Browsing named entities in The Daily Dispatch: April 25, 1862., [Electronic resource]. You can also browse the collection for Abe Lincoln or search for Abe Lincoln in all documents.

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ad maxim, therefore, that will not work both ways, especially if greater good is the result in the end. The signing of the District Emancipation Bill, by President Lincoln, has create considerable sensation and disappointment with many good Union men. They would have preferred legislation on slavery in any shape to have been depenly proclaimed his sentiments in a paper which he then edited — the Beaufort Journal. He was tendered the position of Collector for the port of New born by President Lincoln, in March, 1861, as a reward for his services; but, his aspirations having been to obtain a foreign consulship, he declined it, whereupon he yielded to the pf-war, including the Merrimac, collected at that harbor last April. The schemes of the conspirators were too well laid to be fully discovered and averted by President Lincoln. The Navy-Yard buildings were fired, as were some of the ships, and others were soiled, including the Merrimac but the ammunition magazines, and those two o
they cannot use or carry off; they convict masters on the testimony of their slaves, and induce the negroes to plunder and rob the houses of white men; they associate and eat and drink with the negroes, and then shoot them for disobedience or impudence; they go into dwellings and insult respectable females; they break open store-houses, For smoke-houses, corn cribs, and hen-roasts. In fact, there is no mean or low-life act but what they have been guilty of. And they propose, after we are subjugated, to divide our land and property among their half-starved population, and to populate the Southern States with the offscourings of all nations who are annually immigrating to the Northern cities. It Southern freemen are willing to be degraded and beggared, let them submit to Abe Lincoln and his vile minions. But if they want to save their property and leave their children in a land of freedom, let them resist with all the means and power at their command-- Western (N. C.) Democrat.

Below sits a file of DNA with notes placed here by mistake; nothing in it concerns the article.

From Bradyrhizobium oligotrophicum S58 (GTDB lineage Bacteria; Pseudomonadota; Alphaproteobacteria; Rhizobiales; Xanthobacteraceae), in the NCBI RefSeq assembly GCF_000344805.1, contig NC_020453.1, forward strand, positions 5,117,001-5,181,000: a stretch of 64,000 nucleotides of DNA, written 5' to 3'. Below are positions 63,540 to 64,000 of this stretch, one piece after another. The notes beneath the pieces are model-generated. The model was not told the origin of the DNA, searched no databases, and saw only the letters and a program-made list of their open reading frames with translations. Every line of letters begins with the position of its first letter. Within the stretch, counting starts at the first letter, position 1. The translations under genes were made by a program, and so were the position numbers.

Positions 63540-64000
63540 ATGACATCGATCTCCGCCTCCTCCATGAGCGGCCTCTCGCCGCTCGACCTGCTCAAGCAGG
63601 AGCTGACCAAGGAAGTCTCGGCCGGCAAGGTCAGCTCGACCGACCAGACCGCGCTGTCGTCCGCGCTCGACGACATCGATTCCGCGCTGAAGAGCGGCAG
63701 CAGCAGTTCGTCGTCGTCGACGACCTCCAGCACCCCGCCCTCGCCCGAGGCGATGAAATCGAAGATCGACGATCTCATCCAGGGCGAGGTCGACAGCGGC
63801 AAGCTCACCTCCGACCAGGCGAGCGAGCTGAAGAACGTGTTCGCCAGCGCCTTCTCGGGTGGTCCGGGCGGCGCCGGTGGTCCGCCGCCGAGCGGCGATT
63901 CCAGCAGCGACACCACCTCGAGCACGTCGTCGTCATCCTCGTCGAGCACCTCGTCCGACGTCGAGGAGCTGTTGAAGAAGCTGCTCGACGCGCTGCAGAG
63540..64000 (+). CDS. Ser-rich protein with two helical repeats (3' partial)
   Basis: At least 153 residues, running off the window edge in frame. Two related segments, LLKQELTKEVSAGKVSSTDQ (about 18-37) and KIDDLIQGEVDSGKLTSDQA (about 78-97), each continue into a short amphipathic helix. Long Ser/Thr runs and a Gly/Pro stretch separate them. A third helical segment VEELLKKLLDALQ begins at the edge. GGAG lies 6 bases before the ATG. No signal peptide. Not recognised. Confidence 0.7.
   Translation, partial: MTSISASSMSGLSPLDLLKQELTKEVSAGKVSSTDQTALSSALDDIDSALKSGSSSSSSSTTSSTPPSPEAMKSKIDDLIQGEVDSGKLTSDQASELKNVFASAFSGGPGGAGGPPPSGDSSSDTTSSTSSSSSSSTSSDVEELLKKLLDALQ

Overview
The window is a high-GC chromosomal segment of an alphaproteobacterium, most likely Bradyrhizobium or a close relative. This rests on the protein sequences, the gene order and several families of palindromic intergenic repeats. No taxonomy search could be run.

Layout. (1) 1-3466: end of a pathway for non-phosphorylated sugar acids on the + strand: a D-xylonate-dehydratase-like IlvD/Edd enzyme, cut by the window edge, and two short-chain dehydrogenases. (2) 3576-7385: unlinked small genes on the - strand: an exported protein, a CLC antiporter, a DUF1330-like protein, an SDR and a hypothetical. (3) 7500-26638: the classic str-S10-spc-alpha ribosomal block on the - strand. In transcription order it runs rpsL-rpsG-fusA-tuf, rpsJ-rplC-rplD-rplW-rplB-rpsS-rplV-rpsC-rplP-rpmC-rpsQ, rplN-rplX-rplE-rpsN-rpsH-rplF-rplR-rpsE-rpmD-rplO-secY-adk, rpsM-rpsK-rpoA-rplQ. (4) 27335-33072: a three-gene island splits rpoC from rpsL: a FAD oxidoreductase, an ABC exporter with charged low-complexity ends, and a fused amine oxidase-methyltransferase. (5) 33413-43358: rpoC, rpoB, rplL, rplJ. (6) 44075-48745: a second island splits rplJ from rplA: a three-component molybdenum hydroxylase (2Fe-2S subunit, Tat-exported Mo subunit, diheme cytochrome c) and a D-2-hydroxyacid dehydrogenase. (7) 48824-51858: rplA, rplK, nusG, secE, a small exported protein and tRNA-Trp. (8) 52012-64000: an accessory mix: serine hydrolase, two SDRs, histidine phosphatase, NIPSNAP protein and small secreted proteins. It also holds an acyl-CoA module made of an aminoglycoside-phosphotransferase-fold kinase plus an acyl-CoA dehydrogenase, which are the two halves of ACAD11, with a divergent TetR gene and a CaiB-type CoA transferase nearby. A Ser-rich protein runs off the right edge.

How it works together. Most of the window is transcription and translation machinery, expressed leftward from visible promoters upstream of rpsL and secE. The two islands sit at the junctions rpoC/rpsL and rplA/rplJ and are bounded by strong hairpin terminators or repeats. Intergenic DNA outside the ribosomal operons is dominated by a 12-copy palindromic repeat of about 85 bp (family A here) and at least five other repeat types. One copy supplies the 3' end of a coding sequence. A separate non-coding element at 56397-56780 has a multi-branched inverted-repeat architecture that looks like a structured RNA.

by a sense of duty and sustained by a sublime courage, challenged danger and perished gallantly for his country whilst leading forward his brave columns to victory. His signal example of heroism and patriotism if imitated, would make his army invincible. A grateful country will mourn his loss, revere his name, and cherish his many virtues. G. T. Beauregard, General Commanding. The satrap Johnson. Recent accounts from Nashville show that the despotism established there by Lincoln's satrap, Andrew Johnson, is every day assuming a more brutal and remorseless character. Euell's lip- promises, that the persons and property of citizens should be protected, have been perfidiously violated, and all the honest and brutalities that marked the original occupation of St. Louis, Baltimore, and Alexandria, are being re-enacted with tenfold westonness and cruelty. We hear of numerous arrests and imprisonments lately made by authority of Johnson on mere political charges, and it